The Poets’ Birds: Ducks

Black-bellied whistling duck (Dendrocygna autumnalis)

 

For years, every morning, I drank
from Blackwater Pond.
It was flavored with oak leaves and also, no doubt,
the feet of ducks.
And always it assuaged me
from the dry bowl of the very far past.
What I want to say is
that the past is the past,
and the present is what your life is,
and you are capable
of choosing what that will be,
darling citizen.
So come to the pond,
or the river of your imagination,
or the harbor of your longing,
and put your lips to the world.
And live
your life.
“Mornings at Blackwater” ~ Mary Oliver

 

Comments always are welcome. The photo comes from the Brazoria Wildlife Refuge.

 

Those Thick-Barked Survivors

The Big Tree at Goose Island, Texas c. 1990

For years after being designated Texas’s State Champion Coastal Live Oak (Quercus virginiana) in 1966, the tree affectionately known as The Big Tree reigned in leafy glory at Goose Island State Park near Rockport. 

Dethroned in 2003 by the discovery of an even larger tree in Brazoria County — the San Bernard Oak on the San Bernard National Wildlife Refuge — it still remains the second largest live oak in Texas, and one of the largest in the United States.

Thirty five feet in circumference and forty-four feet tall, the Big Tree is more than a thousand years old. It would have been only a sprout when Dirk III, Count of Holland, defeated Henry II, Holy Roman Emperor, at the Battle of Vlaardingen, when Buckfast Abbey was founded in England, or when Aeddan ap Blegywryd, King of Gwynedd, passed on.

More recently, the giant oak survived an 1864 Civil War battle that destroyed the nearby town of Lamar, but most recently it did battle with Hurricane Harvey: a battle that left it battered, somewhat broken and stripped of leaves, but firmly rooted to its ground.
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Watered In

High and still dry

In the end, practicality won out over aesthetic appeal, and the powers-that-be installed recycled plastic benches along our marina’s walkways.

Less attractive but more comfortable than the previous teak and metal benches, they serve their purpose admirably. Dog walkers, boaters, sunset-watchers, and elderly residents who’ve misjudged their stamina vie for empty spots. Friendly though the competition may be, it’s competition nonetheless.
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Time To Take A Breath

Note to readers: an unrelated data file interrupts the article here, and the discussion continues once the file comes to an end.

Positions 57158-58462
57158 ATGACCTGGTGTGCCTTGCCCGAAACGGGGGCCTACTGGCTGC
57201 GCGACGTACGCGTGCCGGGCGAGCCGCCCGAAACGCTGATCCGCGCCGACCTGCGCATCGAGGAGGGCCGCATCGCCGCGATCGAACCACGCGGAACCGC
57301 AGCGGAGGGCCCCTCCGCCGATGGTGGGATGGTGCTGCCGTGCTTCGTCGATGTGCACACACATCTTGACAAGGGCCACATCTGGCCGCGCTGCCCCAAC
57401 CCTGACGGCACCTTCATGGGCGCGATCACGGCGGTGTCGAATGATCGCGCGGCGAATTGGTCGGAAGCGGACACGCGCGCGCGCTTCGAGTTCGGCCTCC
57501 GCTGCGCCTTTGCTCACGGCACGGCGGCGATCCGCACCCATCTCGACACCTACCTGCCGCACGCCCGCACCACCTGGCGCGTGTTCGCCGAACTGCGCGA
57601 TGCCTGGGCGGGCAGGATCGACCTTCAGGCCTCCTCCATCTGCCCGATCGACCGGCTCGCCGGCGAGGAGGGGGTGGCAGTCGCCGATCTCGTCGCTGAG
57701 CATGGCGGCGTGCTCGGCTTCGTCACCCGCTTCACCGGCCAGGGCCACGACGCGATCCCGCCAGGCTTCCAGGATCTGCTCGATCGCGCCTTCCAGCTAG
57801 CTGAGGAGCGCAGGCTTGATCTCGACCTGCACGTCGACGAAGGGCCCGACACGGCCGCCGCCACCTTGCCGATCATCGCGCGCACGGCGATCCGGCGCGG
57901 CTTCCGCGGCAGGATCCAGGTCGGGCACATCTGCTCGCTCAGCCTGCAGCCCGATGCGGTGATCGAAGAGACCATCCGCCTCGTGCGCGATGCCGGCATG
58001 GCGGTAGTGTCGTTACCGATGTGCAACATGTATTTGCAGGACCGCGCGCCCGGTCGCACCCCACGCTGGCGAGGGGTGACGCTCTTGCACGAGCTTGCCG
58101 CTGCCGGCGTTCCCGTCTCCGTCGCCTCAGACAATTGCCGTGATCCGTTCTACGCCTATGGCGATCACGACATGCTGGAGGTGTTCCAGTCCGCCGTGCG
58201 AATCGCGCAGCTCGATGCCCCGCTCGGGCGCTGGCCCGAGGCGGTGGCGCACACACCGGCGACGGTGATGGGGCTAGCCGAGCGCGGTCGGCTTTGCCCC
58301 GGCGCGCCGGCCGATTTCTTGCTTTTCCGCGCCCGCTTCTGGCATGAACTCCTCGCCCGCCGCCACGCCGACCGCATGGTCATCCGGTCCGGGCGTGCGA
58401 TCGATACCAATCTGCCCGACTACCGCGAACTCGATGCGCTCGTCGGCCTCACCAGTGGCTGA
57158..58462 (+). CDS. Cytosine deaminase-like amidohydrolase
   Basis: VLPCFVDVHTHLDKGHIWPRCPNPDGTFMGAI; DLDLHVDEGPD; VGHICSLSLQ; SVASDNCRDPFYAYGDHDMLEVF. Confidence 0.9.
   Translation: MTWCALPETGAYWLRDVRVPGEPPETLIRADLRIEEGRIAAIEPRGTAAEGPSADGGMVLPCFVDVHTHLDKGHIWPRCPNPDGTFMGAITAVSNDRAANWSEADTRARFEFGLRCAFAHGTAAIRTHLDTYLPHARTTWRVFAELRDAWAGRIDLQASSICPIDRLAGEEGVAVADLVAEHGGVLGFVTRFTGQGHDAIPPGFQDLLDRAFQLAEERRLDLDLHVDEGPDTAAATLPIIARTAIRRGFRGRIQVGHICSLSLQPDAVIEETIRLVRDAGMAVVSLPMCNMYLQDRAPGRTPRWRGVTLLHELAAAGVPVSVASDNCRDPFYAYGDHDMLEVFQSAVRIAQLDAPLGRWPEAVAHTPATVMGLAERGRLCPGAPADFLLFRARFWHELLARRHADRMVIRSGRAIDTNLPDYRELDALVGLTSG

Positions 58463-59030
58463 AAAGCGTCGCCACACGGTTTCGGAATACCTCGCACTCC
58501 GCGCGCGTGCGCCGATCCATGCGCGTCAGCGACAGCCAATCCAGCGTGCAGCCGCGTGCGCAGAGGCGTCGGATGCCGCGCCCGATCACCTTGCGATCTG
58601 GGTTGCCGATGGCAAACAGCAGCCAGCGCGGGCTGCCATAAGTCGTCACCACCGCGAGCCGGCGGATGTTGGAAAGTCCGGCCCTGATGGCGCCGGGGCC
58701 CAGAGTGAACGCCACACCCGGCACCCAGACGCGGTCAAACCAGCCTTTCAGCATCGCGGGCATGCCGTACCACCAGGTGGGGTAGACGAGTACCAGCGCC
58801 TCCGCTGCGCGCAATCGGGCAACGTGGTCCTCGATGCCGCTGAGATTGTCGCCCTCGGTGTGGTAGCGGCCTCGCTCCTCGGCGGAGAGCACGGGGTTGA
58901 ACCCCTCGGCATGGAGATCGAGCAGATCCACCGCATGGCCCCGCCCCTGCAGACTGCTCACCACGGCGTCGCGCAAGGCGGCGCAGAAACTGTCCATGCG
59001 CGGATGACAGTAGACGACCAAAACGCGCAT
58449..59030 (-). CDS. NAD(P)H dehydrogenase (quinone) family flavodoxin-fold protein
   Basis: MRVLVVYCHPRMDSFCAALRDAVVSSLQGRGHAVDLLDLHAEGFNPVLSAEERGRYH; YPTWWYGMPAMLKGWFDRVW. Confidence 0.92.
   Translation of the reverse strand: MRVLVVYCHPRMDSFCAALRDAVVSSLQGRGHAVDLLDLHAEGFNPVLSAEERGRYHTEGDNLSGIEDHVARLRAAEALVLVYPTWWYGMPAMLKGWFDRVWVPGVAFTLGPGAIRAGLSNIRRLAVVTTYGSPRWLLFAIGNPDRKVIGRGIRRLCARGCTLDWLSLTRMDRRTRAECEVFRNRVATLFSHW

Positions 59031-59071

Ku Klux Klan parade in Washington, D.C. ~ September, 1926
(Library of Congress)

Unless you’ve been living under the proverbial rock, you’ve no doubt noticed that things in our nation have been a little chaotic of late. Confrontation, confusion, accusations and counter-accusations: all have played a role in roiling the civic waters.  As one of my dear Southern friends likes to say, “I’m plumb wore out.” Continue reading

Benton Harbor: A Man For Our Time

Steamship “City of Benton Harbor” Near St. Joseph/Benton Harbor, Michigan Lighthouse

For nearly two centuries, the legacy of Missouri’s Benton family has continued to spread.

Maecenas Benton, United States Attorney (1885-1889) and Congressional Representative from Missouri (1897-1905) happened to be the father of Thomas Hart Benton, American regionalist painter and muralist.

Crystal Bridges Museum of American Art, which houses many of his paintings, is located in Bentonville, Arkansas, a town named in honor of his great-great-uncle Thomas Hart Benton, a five-term Missouri senator whose efforts on behalf of Arkansas statehood were substantial.  After the first county in Arkansas was named “Benton” as a tribute to the Senator, the site designated as the county seat became known as Bentonville.

Arkansas wasn’t the only state that profited from Senator Benton’s attentions. Only six months after Arkansas’s [¹] 1836 admittance to the Union, Michigan became the next state to join.  Benton Township was established there on March 11, 1837, and in 1865, one of the first towns in the area, Brunson Harbor, became Benton Harbor: also in tribute to the Missouri Senator who helped Michigan achieve statehood. Continue reading

Sailing A Different Sea

Kansas: an ocean of grass

To undertake a westward journey on any early American trail — to begin life on the Oregon or Santa Fe, the Mormon or Gila — necessarily demanded the acceptance of difficulties.

From accounts in pioneer diaries, scientific notebooks, and letters written to family and friends, it seems that Indian raids, horse rustling, gunfights, and buffalo stampedes were the least of it. More often, quotidian challenges became the undoing of even the strongest traveler. Mired wagons; swarming insects; meal after meal of crackers and tea; the combination of overpowering thirst and stagnant, disease-ridden water; all these demanded remarkable levels of commitment and persistence.
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Breeze

 

Had
this breeze
refused an
evening rising,
we might have missed such
clouds; such silent, feathered
gliding down hidden, sharp-edged
currents; such easy slope toward night.
Had this breeze not risen, there might have
been no falling, nor memories at all.

 

Comments always are welcome.
Newer readers might not be familiar with one of my favorite poetic forms: the Etheree, a syllabic poem containing, in its basic form, ten lines and a total of fifty-five syllables. For more information about the form, please click here.